andy: 2011年10月アーカイブ


Andrew says it’s a sure sign that the season is coming to an end when my blog titles sound more like CD titles. Music plays a big part in training as the weather worsens. I love music. In the days of ipods and random shuffling a zillion songs, I’m still a fan of listening to an album like a book or a film, in it’s entirety from start to finish.


For training there are two types of music. One drives you on. Think Underworld or the Chemical Brothers. Another draws you in. Calexico definitely fall into this category. A sensory overload. It’s been a while since I’ve visited Calexico Inspiration? Inspiracion!


Monday’s training: Rollers ride to the music – Calexico’s Carried to Dust

1. "Víctor Jara's Hands" (50 kmph)
2. "Two Silver Trees" (52 kmph)
3. "The News About William" (55 kmph)
4. "Sarabande in Pencil Form" (58 kmph)
5. "Writer's Minor Holiday" (58 kmph)
6. "Man Made Lake" (60 kmph)
7. "Inspiración" (62 kmph)
8. "House of Valparaíso" (58 kmph)
9. "Slowness" (60 kmph)
10. "Bend to the Road" (58 kmph)
11. "El Gatillo (Trigger Revisited)" (60 kmph)
12. "Fractured Air (Tornado Watch)" (140 ~ 170 HR criss cross)
13. "Falling from Sleeves" (140 ~ 170 HR criss cross)
14. "Red Blooms" (140 ~ 170 HR criss cross)
15. "Contention City" (warm down)

38 mins (35 km, 55 kmph)


Second day of riding in Karuizawa. 530 today is cloudy, which means it's warmer, a balmy 4℃, and takes longer to come light.


Today's course was plotted by Ludwig I asked for 2 h, 50-60km, and got just that.


I was expecting the old national road R18 to be a climb, so was surprised to be descending all the way to the bottom of the climb up to the onsen. A nice winding road, I took care descending as dawn came around slowly. No cars at all but a startled deer to test the brakes for.


The climb to the onsen gets pretty as you move up the valley. Becoming narrower. Steeper. More winding. Beatiful autumn colours that could only be improved by a bit of sunshine.


Back up the old R18. A nice climb. Not too steep. Easy to push a good gear. Still no cars except for a couple of boy racers.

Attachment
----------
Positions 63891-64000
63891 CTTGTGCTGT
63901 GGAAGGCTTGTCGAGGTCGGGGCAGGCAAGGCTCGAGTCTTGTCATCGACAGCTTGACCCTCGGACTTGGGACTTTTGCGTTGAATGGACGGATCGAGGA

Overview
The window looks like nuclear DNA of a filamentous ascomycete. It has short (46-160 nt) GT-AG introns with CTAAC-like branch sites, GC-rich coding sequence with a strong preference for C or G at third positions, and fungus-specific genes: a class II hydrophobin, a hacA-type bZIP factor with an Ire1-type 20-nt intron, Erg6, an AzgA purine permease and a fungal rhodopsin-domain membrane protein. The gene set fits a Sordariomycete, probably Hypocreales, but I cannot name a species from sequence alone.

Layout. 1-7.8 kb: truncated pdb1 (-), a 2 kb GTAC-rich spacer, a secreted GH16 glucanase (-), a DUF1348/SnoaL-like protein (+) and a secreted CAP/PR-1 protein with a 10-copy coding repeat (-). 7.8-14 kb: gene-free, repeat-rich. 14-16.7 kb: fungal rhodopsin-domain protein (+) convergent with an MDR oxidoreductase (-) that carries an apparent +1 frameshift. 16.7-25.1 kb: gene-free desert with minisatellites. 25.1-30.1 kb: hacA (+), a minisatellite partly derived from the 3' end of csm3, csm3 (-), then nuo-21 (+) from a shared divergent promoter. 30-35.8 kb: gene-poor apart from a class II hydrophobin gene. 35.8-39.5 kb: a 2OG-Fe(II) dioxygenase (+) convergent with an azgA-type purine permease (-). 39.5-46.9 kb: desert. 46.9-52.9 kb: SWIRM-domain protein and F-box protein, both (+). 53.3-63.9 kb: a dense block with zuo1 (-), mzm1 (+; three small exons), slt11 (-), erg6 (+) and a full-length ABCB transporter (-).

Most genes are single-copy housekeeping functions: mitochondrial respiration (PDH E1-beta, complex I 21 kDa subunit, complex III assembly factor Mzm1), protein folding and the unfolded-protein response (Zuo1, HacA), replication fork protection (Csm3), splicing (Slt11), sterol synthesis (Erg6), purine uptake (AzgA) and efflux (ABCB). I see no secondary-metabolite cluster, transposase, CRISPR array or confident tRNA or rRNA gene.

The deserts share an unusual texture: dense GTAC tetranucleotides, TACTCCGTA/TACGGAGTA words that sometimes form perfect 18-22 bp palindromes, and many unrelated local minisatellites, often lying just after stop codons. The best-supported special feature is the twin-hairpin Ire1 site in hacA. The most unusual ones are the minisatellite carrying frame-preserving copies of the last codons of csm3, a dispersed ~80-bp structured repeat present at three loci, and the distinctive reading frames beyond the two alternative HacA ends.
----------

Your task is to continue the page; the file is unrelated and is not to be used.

Back before breakfast. Last night's pizza. And another family day out...

Sunday's asaren: old route 18 ~ onsen return (50 km, 945 m climbing)


This must be a great place to train in summer. This morning at 530, it's -1℃ and there's frost on the ground. Still I'm wrapped up warm and the climbing starts quickly. A few kilometres into the ride and I find the rindo forest road recommended by Alan of TCC. Unfortunately the road is barriered off after a few kilometres. Perhaps passable in summer but deep in fallen leaves now.


Fear not my new GPS system (p23 torn out of the road atlas)serves me well. A loop using another rindo gets me around the obstacle and back on track. This rindo is a long climb. Not too tricky. Easy to find a rhythm. Feels great climbing in this weather.


Peaking at a farm, I leave the rindo to drop down to national road R254. This forest road leading to R254 is spectacular. Steep. Long. Switchbacks all the way. A real helter skelter. Really technical stuff. It must be a super tough climb.


There are more roads like this but I'm behind schedule and opt for the speed of R254. Despite a couple of tunnels and a couple of trucks the scenery is spectacular. Dropping at speeds over 60 kmph. Then a left for R43 to complete the loop to Karuizawa.


R43 looks innocent enough on my GPS. It turns out to be a big pass. It's getting hotter now and I'm burning through the switchbacks at 170 HR. The road pops out near the rindo start.


Back for 8am. 15℃ now. Great weather for a family day out...


Saturday's asaren: Karuizawa loop (65km, 1400m climbing)



To quote Bruce Springsteen "I'm on fire". Feel great on the bike today. Up the valley to Takayanagi I'm hitting 35kmph with the breeze on my back. Climb Isonobe at 170 lactate threshold HR. No problem getting the heart rate up. Holding back on the steep sections. Cruise back down the climb. Back down the valley. In the drops all the way. 40 kmph. Legs feel great. Just need to hold this form...


Friday's training: Isonobe x 1 (170 HR)

(65 km, 550 m climbing)


As a cyclist a few days of rain can do one of two things. Cause you to take a rest. Or move you onto the rollers.

I chose the rollers. With one last race coming up on November 6th, I want to keep things going before taking a rest just before the race. This means I hit the rollers the last two nights. On the rollers there’s no point messing around. High intensity is the way to go. More bang for your buck. Two back to back hard sessions.


Today is time to recover. An hour and a half on the road. Spin, spin, spin.

Thursday’s training: Kujiranami ~ Nota ~ Betsumata loop (47 km, 200 m climbing)


Working in Takayanagi is a great chance to train. Ride there. Ride back. Sneak in a climb of Isonobe? And you have a great training ride.

When the weather forces me into the car it always feels like a missed chance. The demon face on the truck blocking my way sums it up. But I was glad I took the car as it rained all day and was much colder than it has been recently. Taking care of the bike and kit becomes a grind day after day in this weather too.


Back on the rollers then. Essentially the same training as yesterday but with 5 songs of the top end 140 ~ 170 HR intervals. Watching how your heart rate responds to effort and how it recovers is really interesting. You can compare this between rides and also within the ride itself. Hopefully I can focus some more on this over the winter. Need to start looking for some new music to keep me going this winter too. An old favorite tonight.